There are no specific techniques for extrications involving the Ford Escape Hybrid. As with all hybrids, you must be careful not to cut through high-voltage cables. In the Escape Hybrid, the high-voltage cables run underneath the vehicle just inside the frame rail on the passenger's side, an area not typically considered a cut point. The orange high-voltage cables are visible only in a small area on the underside of the vehicle (figure 12).
The guidelines for the Escape Hybrid closely mirror many of the guidelines for other full hybrid models on the road. Prior to extrication operations, always be on the lookout for indicators of a hybrid or other types of alternative fueled vehicles. Always abide by your department's standard operating procedures when operating at the scene of a motor vehicle accident. Be sure to update those guidelines to address hybrid vehicles and additional types of alternative-fueled vehicles.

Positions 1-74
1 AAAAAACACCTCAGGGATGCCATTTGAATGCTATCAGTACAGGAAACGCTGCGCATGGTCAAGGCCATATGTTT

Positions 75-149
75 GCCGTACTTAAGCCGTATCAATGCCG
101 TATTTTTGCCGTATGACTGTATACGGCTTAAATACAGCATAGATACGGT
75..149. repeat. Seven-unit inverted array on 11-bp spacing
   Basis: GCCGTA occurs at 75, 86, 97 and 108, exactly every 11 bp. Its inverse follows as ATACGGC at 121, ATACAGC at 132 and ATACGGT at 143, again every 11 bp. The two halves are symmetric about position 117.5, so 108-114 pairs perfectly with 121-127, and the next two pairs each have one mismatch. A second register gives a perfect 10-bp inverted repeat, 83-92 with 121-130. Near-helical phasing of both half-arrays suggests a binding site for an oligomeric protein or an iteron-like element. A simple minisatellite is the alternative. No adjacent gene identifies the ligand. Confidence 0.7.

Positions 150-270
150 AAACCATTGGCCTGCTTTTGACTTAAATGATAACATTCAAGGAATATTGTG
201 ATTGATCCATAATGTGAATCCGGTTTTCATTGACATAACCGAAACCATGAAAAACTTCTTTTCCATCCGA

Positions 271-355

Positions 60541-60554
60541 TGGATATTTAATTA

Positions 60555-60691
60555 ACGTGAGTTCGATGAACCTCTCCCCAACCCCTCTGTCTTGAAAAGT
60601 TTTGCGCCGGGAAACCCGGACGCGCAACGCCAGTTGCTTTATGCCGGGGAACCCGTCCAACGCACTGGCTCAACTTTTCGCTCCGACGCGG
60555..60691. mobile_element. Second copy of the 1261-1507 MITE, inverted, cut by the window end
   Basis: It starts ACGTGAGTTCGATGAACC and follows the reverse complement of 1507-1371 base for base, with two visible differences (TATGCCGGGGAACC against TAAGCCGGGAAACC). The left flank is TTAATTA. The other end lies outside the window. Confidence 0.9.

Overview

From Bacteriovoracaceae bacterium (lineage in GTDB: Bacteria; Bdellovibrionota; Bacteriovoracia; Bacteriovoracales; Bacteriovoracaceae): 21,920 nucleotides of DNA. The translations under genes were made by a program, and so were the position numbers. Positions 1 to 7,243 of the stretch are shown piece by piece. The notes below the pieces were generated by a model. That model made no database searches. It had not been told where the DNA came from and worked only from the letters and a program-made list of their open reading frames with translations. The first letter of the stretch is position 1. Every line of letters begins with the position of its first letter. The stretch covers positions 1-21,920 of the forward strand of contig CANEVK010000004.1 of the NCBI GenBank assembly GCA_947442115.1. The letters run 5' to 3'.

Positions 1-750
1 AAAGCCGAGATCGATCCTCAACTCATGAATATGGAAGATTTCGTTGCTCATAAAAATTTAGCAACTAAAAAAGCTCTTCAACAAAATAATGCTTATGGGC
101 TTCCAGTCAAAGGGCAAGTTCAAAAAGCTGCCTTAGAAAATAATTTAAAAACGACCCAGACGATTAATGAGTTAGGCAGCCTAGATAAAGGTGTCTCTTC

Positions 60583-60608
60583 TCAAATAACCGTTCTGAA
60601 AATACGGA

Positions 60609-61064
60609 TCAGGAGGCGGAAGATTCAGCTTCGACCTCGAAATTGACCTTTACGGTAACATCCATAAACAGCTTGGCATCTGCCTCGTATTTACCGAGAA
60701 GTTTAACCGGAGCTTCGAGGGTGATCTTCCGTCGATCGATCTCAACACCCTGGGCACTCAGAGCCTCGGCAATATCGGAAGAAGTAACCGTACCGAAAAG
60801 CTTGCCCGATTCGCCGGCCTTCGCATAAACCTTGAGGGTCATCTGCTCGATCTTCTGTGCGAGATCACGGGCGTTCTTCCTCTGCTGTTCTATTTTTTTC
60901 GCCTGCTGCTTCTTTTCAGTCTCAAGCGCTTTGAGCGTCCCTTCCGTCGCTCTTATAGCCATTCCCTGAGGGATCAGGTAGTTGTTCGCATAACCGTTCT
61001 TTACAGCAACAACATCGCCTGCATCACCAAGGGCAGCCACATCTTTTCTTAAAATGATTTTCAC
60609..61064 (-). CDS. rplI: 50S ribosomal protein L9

For a more in-depth article on hybrids and hybrid vehicle systems, consult the upcoming May 2009 issue of Fire Engineering.
If you have been involved in an incident involving hybrid or alternative-fuel vehicles, contact me at Jason@etsrescue.com. Case studies involving specific incidents will help further educate firefighters on the proper methodology for dealing with hybrids and other alternative-fueled vehicles.
Jason Emery has been with the Waterbury (CT) Fire Department for 14 years and is assigned to the rescue/hazmat company. He is an 18-year veteran of the fire service, is a certified fire instructor, and has a bachelor's degree in fire science from the University of New Haven. He has taught extensively on the subject of hybrid vehicles and is an FDIC lecturer. He is the founder of Emergency Training Solutions, LLC and the lead PowerPoint® designer for the soon to be released Fire Engineering Handbook for Firefighter I & II.
Subjects: Hybrid vehicle hazards and extrication.